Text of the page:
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The "Shallow" Back Wound and the "Short" Shot


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Just because some horse's patoot in the OSS office thought .22 rifles were effective at killing people at 100 yards, does not make it true.

Wouldn't it be much simpler for soldiers going into combat to use .22 rifles? Just think, each soldier could carry a couple of thousand rounds on his person.

P.S.

That rifle shoots .22 Long Rifle ammo, not .22 subsonic or .22 Short.

Holy smokes, Bob. Focus. I've said from the beginning that the CIA assassination manual suggested the use of long rifle ammunition, hand-loaded to be subsonic.

As far as your next line, you're joking, right? No one has ever said or even suggested that a slienced assassination rifle is an ideal weapon for a common soldier. It is a special weapon made for special jobs, for use by only the most skilled marksman. We have no idea how well they performed in the field, by the way, because that kind of info is classified. Still.

I kind of stumbled into this whole area, by the way, by accident. I was reading Mortal Error, when I noticed that within its pictures was an exhibits list handed out by the HSCA. Well, among this exhibits list was a gelatin block showing the trajectory of an M-16 bullet (essentially a souped-up .22) fired at 800 fps, the approximate velocity of a subsonic bullet upon striking Kennedy. Now, this set off alarm bells. Why was Sturdivan talking about a subsonic M-16 round? I then realized that the caption to this exhibit in Sturdivan's published testimony said this was a bullet fired at 800 mps, not fps, and that Sturdivan's testimony reflected that, yessirree, the bullet was fired at 800 mps. Well, that solves it, right? Only not so fast. I compared this gelatin block to other M-16 gelatin blocks and realized that it was in fact the block of a bullet fired at 800 fps, as shown on the original exhibits list. I then contacted Sturdivan, and he told me that I was right and that it was in fact the gelatin block for a subsonic round, quite possibly around 800 fps. I then asked him who would change his testimony and the title of his exhibit, and he said it would have to have been I. Charles Matthews, an assistant counsel to Blakey.

A few years later, however, I realized that I'd ignored the possibility Sturdivan had mis-stated the velocity as mps in his actual testimony, and that someone had changed the name of the exhibit to match his testimony, and ignored the original exhibits list and the script which they all were supposed to follow. And so I gave in and purchased a tape of Sturdivan's testimony, and found that he did briefly state that the gelatin block reflected an M-16 round traveling at 800 mps, but that he then corrected himself and said it reflected the velocity 800 meters downrange. Well, this was strange, first, because his correction never made it to the published transcript, and second, because he described the bullet in terms of how far it was downrange, and not how fast it was traveling. By then, I'd read dozens of articles by Sturdivan and others in which bullet velocity was discussed, and no one discussed the velocity of a bullet in such terms. I then wrote Sturdivan and asked him if he remembered using those terms, and if he'd been asked to use those terms to disguise that his exhibit reflected an M-16 bullet fired at a subsonic velocity, and/or to conceal that the wound ballistics experts hired by the WC and HSCA had conducted tests regarding the lethality of subsonic ammunition. I got no response, that I recall, but I came away with the ongoing suspicion tests were performed to see if JFK's and Connally's non-lethal wounds could have been caused by subsonic ammunition, and that this all got covered up when the answer came up "Yep."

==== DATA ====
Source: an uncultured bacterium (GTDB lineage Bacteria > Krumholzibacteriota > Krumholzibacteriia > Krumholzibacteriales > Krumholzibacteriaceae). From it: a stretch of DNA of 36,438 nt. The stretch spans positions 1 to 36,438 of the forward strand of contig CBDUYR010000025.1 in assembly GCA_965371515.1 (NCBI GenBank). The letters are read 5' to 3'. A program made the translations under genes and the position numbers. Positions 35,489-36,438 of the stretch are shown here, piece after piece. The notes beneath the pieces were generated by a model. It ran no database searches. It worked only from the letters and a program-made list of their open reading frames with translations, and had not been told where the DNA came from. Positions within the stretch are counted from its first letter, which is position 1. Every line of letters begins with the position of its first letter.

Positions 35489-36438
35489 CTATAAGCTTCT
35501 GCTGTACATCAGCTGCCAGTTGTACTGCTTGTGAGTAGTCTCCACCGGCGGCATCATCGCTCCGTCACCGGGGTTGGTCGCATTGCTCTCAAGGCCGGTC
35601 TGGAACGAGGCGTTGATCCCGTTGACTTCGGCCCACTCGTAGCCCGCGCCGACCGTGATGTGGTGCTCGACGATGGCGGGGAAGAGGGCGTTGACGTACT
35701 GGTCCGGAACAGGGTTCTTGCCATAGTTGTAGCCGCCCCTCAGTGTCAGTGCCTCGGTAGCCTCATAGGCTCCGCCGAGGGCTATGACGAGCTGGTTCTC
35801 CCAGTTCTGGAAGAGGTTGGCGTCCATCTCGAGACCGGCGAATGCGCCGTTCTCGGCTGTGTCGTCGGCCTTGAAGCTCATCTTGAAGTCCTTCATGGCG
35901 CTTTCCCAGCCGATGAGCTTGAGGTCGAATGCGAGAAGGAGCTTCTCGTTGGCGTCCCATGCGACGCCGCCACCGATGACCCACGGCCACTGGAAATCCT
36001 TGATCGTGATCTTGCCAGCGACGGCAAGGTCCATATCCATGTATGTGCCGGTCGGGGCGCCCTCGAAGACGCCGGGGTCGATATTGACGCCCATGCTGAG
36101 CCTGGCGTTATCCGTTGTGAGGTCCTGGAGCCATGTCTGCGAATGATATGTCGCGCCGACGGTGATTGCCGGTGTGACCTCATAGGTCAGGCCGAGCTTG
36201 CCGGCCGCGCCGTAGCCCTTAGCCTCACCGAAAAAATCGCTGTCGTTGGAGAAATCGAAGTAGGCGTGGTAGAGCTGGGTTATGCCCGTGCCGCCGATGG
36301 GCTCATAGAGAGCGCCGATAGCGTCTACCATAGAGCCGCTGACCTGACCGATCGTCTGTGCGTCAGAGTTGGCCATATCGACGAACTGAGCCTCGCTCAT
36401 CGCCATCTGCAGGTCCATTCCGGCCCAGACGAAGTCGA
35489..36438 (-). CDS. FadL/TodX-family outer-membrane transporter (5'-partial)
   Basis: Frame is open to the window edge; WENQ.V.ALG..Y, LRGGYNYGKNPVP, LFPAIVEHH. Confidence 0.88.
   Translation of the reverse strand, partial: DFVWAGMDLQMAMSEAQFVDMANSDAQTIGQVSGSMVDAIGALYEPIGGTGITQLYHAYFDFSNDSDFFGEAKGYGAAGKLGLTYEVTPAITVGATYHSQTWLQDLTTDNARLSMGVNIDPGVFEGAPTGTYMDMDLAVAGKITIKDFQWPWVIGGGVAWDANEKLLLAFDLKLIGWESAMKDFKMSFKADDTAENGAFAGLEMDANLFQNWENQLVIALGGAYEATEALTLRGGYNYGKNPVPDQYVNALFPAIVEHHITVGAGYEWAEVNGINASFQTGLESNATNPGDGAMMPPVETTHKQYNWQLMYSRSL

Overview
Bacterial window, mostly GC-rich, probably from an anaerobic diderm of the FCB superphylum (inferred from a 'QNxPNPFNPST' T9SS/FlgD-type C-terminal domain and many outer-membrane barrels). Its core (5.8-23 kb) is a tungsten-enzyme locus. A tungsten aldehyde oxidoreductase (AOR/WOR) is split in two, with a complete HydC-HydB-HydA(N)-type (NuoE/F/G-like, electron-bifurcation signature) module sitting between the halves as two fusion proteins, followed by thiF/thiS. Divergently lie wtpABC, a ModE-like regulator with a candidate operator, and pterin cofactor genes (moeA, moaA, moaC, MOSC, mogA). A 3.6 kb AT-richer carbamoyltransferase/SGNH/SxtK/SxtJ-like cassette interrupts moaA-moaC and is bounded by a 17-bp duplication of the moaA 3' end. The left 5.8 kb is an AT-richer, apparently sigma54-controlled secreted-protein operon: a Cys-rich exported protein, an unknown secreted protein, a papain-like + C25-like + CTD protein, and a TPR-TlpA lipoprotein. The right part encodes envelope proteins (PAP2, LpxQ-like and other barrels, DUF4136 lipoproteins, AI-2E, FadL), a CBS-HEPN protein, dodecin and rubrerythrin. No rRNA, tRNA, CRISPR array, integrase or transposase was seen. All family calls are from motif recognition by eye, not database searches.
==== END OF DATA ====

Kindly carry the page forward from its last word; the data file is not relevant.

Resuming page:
This might all be true but, I still consider using a subsonic .22 comparable to bringing a pen knife to a gun fight.

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After following this thread quite a ways, I'd really like to hear both Pat and Robert's thoughts on some basic questions:

1. Was there a shallow, non penetrating wound in the back or not?

2. What is the most probable reason for such a wound if it existed?

3. Why would someone use a weapon and ammo not corresponding to Oswald's if Oswald was to be set up as a lone nut patsy?

-- thanks in advance, Larry

Thank you, Larry. You can always be counted on to ask carefully considered questions that go right to the heart of the matter.

1. No, I don't believe there was a shallow non-penetrating wound in JFK's back. If you re-read my account a few posts back about my experience with the .303 Enfield with the worn barrel, you will see what happens when one aims a rifle sighted in for a specific distance (in my case 100 yards) and the bullet does not leave the barrel with a velocity equal to what is normally expected for that rifle and cartridge. The bullet just doesn't fall slightly short of its target, it falls WAY short of its target. Yet, once the sights were adjusted for the lower velocity, this .303 still had plenty of hitting power at 100 yards to bring down a deer, in contrast to the "short" shot that supposedly only penerated JFK's back an inch.

My argument, then, is that, if the shooter did indeed get a "bad" round that reduced the velocity of the bullet to the point it could barely penetrate flesh, it would have dropped so severely that, instead of missing JFK by just a few inches, it would have impacted the back end of the limo, if it managed to hit the limo at all. And, the shooter would not have expected this. Nor would he be able to understand what had happened to this shot, and simply have corrected his aim by shooting higher. As I said about shooting the .303 at the range, I needed a small spotting scope just to see whether or not I had hit the target. How would a shooter know he had hit JFK in the back instead of the head?